A cut-open ruby-colored half of a grapefruit.

The mango gets a little more green and underripe as time goes on. This is a distinct mango skin, green, yellow, orange, and red. There’s a slight sour tang to the juice, a tiny bitter side to the skin, a hidden sweetness whispering underneath. It’s a gorgeous mango note. There aren’t many out there to compare it to, but it cuts no corners. It’s simply stunning.

A golden sparkle of light and bokeh spots from a sparkler.

The character of Un Jardin Sur Le Nil is warm and sunny. Not as sparkly and sunny-bright as Li, but juicier. Not as light-soap-powder-froufrou as some of the others, like Un Jardin En Mediterranee. It’s light and pretty, but with more interesting and natural substance than the rest of its sisters. The edges of each note are not quite as shaved off here. They aren’t whittled down quite as far to an over-airbrushed perfect and clean absolute. No, there’s a touch more texture and substance to Sur Le Nil, making this a deeply rewarding fragrance experience.

Black-and-white botanical illustration of a labdanum plant, showing flowers, stems, leaves, seeds, and buds.

Two hours in, a faint warm undercurrent becomes apparent, just the tiniest hint of warm spice. It’s the faintest touch of cinnamon, mellowed by a pinch of soft amber labdanum.

Meanwhile, the green side of the mango is augmented by some very faint vegetal notes: tomato and carrot.

A dark green sprig of a tomato plant with many small leaves.

A bright green tomato leaf note stretches lazily through the middle of the fragrance. Impressively, it feels less cleaned-up and more realistic than most tomato leaf notes do: besides the green freshness I can sense the distinct aroma of a tomato leaf’s prickly green tricombs, leaking a neon green juice that stains your hands dark brown for days, giving you tomato hands.

That’s a distinct prickly vegetal quality of real tomato plants that most tomato leaf scents, however lovely — L’Ombre Dans L’Eau comes to mind — skimp on in favor of a smoother sheer green scent. Un Jardin Sur Le Nil has the most realistic tomato leaf note I have smelled so far, and it is deliciously distinctive.

A red tomato, and two halves of other tomatoes, sliced vertically and horizontally to show its cross-sections.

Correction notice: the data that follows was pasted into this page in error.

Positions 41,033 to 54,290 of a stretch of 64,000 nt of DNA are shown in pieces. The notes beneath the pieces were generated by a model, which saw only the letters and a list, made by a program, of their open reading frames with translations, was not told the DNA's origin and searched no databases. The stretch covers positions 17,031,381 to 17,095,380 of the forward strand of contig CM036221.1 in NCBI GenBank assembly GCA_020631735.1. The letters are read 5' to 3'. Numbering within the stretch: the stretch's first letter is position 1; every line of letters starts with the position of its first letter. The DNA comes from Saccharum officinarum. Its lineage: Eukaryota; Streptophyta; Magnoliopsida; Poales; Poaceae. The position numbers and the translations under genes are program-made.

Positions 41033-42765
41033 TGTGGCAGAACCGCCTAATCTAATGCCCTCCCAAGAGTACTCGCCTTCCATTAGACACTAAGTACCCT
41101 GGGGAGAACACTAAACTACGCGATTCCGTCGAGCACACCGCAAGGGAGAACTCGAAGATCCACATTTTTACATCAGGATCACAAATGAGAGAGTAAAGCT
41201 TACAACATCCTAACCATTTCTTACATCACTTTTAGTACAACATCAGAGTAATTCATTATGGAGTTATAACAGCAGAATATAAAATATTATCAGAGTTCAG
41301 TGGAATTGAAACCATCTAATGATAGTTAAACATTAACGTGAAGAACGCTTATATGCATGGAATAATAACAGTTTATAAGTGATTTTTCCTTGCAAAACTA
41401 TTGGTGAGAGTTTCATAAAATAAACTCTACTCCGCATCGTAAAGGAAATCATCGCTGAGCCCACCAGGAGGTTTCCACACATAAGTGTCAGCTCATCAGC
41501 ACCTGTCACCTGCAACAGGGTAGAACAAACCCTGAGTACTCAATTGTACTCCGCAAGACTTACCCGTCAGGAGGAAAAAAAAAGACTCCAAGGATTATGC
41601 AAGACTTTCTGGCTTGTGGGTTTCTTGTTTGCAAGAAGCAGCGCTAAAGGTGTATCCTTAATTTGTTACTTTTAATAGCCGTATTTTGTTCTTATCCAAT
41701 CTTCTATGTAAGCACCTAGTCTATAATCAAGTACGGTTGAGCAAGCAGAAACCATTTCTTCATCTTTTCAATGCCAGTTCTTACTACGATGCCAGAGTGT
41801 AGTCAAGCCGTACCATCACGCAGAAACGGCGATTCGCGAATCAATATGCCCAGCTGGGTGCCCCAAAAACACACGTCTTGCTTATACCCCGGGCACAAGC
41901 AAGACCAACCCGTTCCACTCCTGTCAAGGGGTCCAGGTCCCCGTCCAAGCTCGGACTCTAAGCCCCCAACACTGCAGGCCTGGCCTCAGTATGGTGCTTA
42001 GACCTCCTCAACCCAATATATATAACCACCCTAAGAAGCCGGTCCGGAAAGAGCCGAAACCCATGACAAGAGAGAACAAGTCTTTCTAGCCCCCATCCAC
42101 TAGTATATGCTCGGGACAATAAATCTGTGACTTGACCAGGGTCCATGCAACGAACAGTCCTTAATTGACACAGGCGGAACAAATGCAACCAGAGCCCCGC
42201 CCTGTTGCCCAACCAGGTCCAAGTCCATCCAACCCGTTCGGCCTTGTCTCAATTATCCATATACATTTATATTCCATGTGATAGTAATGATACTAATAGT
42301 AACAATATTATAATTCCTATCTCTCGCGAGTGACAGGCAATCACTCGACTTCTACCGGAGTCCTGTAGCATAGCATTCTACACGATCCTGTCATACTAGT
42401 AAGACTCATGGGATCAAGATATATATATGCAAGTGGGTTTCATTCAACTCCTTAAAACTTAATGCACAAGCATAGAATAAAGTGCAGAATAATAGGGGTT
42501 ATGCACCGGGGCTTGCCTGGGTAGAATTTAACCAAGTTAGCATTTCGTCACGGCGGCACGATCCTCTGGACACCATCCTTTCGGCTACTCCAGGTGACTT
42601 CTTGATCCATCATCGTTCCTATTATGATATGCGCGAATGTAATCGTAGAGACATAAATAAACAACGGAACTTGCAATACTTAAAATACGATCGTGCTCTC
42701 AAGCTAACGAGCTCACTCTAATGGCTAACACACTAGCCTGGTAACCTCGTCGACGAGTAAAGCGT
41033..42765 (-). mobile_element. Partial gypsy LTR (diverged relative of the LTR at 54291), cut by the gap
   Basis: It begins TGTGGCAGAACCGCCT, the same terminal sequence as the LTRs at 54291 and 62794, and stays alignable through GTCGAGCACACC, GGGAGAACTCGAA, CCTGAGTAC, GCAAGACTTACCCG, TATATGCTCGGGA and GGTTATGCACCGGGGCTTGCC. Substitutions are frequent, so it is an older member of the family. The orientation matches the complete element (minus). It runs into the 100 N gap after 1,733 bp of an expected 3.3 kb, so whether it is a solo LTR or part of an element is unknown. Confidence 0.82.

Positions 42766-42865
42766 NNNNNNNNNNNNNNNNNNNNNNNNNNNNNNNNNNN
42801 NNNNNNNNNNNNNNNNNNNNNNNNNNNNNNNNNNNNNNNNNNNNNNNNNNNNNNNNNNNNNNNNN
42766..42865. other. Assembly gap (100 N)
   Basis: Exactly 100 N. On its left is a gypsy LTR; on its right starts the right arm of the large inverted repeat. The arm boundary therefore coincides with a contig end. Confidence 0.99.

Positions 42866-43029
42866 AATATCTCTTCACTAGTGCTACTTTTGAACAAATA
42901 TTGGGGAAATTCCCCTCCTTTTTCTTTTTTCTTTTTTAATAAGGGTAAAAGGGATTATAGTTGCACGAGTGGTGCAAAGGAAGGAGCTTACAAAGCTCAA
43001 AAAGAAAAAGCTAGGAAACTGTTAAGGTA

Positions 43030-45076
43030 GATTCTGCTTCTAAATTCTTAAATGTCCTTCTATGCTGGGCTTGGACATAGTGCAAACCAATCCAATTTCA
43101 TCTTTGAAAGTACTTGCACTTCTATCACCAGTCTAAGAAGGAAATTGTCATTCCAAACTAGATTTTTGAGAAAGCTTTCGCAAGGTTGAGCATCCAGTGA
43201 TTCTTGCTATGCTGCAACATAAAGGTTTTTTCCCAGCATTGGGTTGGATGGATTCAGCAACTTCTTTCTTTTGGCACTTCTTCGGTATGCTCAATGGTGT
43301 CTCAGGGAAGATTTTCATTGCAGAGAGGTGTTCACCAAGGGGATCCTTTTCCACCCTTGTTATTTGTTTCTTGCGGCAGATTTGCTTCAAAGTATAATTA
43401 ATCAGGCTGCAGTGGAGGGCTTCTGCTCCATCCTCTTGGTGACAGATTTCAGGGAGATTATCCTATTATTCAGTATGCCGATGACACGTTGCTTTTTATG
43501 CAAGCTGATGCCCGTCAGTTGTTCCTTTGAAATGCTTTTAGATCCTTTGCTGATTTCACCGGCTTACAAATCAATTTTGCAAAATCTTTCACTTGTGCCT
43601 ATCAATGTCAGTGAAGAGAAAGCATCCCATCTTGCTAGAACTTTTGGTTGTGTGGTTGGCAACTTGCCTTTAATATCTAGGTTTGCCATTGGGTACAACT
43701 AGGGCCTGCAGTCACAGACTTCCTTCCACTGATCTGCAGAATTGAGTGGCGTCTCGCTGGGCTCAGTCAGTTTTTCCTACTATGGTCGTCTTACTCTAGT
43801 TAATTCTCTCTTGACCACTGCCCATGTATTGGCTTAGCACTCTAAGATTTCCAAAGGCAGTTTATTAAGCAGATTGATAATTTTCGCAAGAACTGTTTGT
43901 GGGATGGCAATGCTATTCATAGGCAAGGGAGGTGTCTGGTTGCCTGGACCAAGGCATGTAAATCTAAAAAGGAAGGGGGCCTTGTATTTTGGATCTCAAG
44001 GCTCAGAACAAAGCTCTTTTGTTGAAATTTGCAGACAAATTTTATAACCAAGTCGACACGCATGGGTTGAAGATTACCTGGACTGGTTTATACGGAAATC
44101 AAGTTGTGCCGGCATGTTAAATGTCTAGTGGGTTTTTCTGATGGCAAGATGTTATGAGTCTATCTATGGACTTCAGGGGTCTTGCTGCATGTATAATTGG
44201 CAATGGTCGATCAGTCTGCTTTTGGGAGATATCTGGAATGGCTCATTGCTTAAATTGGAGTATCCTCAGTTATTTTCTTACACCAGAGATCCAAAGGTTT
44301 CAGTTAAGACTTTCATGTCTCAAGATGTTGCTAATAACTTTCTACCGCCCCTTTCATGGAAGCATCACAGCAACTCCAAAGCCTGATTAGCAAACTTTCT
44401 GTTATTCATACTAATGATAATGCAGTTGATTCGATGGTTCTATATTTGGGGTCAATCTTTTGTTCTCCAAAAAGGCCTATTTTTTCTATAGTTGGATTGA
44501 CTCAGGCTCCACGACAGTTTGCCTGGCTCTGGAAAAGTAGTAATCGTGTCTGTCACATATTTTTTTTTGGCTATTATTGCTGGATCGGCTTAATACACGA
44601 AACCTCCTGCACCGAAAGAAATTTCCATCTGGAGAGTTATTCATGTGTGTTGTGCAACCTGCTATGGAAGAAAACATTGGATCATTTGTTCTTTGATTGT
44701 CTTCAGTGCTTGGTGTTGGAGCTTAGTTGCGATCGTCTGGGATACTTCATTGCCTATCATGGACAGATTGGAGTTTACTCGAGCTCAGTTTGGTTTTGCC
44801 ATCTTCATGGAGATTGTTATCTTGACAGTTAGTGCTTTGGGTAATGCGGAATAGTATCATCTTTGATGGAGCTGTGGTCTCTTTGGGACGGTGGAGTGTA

I can smell the small, green, underripe tomatoes, with their similar tricomb tomato scent inherited from the leaves that taught them to protect themselves against hungry animals.

A bundle of orange carrots, with lush leafy green herbal tops, tied with a rubber band.

If there’s anything of carrot here, it’s a very subtle, well-blended orange sweetness. It’s the smell of a wet, freshly peeled big orange carrot, which, unlike the underripe green tomato, is sweet, starchy, and ready to be eaten. The effect is quite subtle, but it lends another dimension of heft to the fascinating green-yellow-orange-red mango note. In the past I’ve gotten an incredible realistic carrot note in the very first minutes of the opening, but it seems that in the most recent formulation this has receded a few steps to let the oranges and mango introduce themselves first.

The blending here is exquisitely smooth, with each note blending seamlessly into the next and the fixative bottom notes keeping a hint of sparkling mango present all the way through the drydown to the end some six hours in. (See, this is why bottom notes are important. Take notes, Le Jardin de Monsieur Li.)

A glass jar filled with pink, white, and blue hyacinth flowers.

Around hours three to four, that green mango starts to fade from its dominant role, becoming one of a number of equal voices in harmony. The florals come out to play, led by a very pretty hyacinth, singing a pure, sweet note, but softly enough so as not to be overwhelming.

Perhaps a soft peony builds up the gentle, hazy body of the floral accord, scarcely noticeable but adhering the rest of the flowers together nicely.

By the fourth hour, the lotus is having her solo. This is a delicate, light aquatic floral note. It, along with the herbaceous suggestion of bulrush, make up first and only real hint of aquatic freshness to this scent. Yet when it comes to the forefront, you realize that very subtle planty-aquatic accord has made up a central piece of the cohesive whole all along.

Two fuzzy brown bulrush or cattail heads.

The ad copy for the Jardins never really lands for me, but the light and airy aquatic lotus here really does make me think of rafting along a cool, serene, impossibly clean river.

Blending a tasteful aquatic suggestion into a composition that isn’t meant to be a bright, loud blue designer fragrance is hard to do. Jean-Claude Ellena knocks it out of the park with this one. The aquatic nuances of the lotus and bulrush plants are subtle, defining themselves in negative space.

There’s no tacky calone-fresh molecule or challenging marine accord forcing the idea of water upon you. Instead, the lotus and the bulrush feel quite diffuse, spaced out, an even lighter and more watered-down watercolor than the rest of the composition. This light, airy diluted quality creates space for the imagination to fill in cool, fresh water lightly waterlogging the stems of the aquatic plants.

A magenta lotus flower.